by Jeanette Fitzsimons
Just over a week ago, the High Court ruled that ERMA breached the law in accepting applications from AgResearch to import and experiment on a range of genetically modified animals. I described the application at the time it was lodged as:
A huge application to genetically engineer a wide range of animals, plus human and monkey cells, side-steps a government promise to deal with GE applications on a case by case basis.
This is exactly what the Court upheld in accepting the appeal of GE Free NZ (see video interview with Jon Carapiet), with the Judge saying, “I have concluded the applications are simply too generic to enable the risk assessment called for by HSNO to be meaningfully undertaken”. The ODT editorialised:
what the ruling appears to reveal is that the careful case-by-case assessment of the risks and opportunities of individual applications, as anticipated by the Royal Commission into GE in 2001, and by subsequent governments, had been jettisoned in favour of a somewhat “wholesale” approach.
Under pressure from the Greens at the time of the application, AgResearch issued a mile-long press release trying to justify and defend its application. But in doing so it let the cat (and the proposed GE llamas, alpacas, sheep, cows, pigs, goats, buffalo, deer and horses!) out of the bag. It admitted to “a less than 9 percent live birth rate, aborted deformed foetuses, deformed calves, gangrenous udders and ‘animals suffering from respiratory conditions’”.
However, arguably more disingenuous than the detail of the application was AgResearch’s claim that genetic engineering “can enhance New Zealand’s clean, green image”. Huh?
Quite the contrary. As the ODT points out:
“[many] scientists, agronomists, economists and marketers… are forceful in their position that New Zealand has more to lose than to gain if its “green” image as a producer and supplier of wholesome foods is contaminated by the spectre of GE produce. The world movement in natural and organic foods is on the increase. Consumer concerns over the ingredients of foodstuff continue to rise.”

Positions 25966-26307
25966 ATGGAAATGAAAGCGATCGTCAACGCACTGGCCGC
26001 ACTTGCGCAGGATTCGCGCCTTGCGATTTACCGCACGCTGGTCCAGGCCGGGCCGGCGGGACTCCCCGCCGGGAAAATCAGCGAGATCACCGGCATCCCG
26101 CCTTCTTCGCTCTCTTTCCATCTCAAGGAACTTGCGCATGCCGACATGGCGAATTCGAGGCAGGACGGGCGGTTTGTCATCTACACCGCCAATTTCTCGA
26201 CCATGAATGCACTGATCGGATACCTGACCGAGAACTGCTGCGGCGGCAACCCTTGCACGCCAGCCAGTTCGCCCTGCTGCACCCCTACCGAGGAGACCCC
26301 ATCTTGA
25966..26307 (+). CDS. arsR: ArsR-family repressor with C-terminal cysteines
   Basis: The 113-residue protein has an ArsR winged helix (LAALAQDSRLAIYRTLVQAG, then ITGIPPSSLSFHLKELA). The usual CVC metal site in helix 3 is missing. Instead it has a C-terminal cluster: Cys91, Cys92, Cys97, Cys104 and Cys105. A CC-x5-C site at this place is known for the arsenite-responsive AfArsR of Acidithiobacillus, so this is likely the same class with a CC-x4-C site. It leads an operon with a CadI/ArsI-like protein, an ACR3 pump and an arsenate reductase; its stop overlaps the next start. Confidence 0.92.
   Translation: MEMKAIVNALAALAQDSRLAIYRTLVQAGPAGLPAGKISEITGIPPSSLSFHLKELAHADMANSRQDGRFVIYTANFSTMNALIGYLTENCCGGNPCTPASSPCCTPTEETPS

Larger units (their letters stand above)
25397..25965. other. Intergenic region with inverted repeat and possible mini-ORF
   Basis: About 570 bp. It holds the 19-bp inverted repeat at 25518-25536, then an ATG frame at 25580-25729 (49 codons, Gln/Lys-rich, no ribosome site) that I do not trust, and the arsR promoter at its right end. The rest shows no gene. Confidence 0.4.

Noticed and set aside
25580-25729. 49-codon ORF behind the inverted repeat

This is underlined by Fonterra and Federated Farmers themselves. Fonterra has recently been ramping up advertising for more organic milk producers to meet demand. And Federated Farmers recently used NZ’s GE-Free status to promote NZ dairy when responding to a British campaign to denigrate NZ dairy products. The Feds said:
Grazing outdoors on GM free grass and natural winter feed makes for happy cows and fantastic quality milk. This milk is crafted into quality butter and other dairy products.
We can’t have it both ways. And like the fact one can’t be half pregnant, New Zealand is either GE Free and able to produce and market healthy, natural and quality food at premium prices; or we are GE, and competing in the race to the bottom of the food chain.
While the High Court ruled on process – that the letter of the Act had not been followed in this instance – the broader issue remains: why would New Zealand wish to sacrifice its premium brand that is so crucial to maintaining prices and sales of our agriultural exports in a recession? And why would we want to put our wonderful environment and the great examples of sustainable agriculture at risk? Not to mention the acceptability of torturous experimentation on the animals.
GE Free NZ put forward a good idea of a ‘Biotechnology Statement’ promoting research and innovation that “builds on our existing reputation and supports clean, natural and sustainable production” rather than sacrifices this for GE experiments.
Last year’s poll by Colmar Brunton found that only 27% of Kiwis support genetic engineering of animals. And, interestingly, this result was the same (28%) when only considering responses from farmers. Let’s trust Kiwis, and farmers, on this one!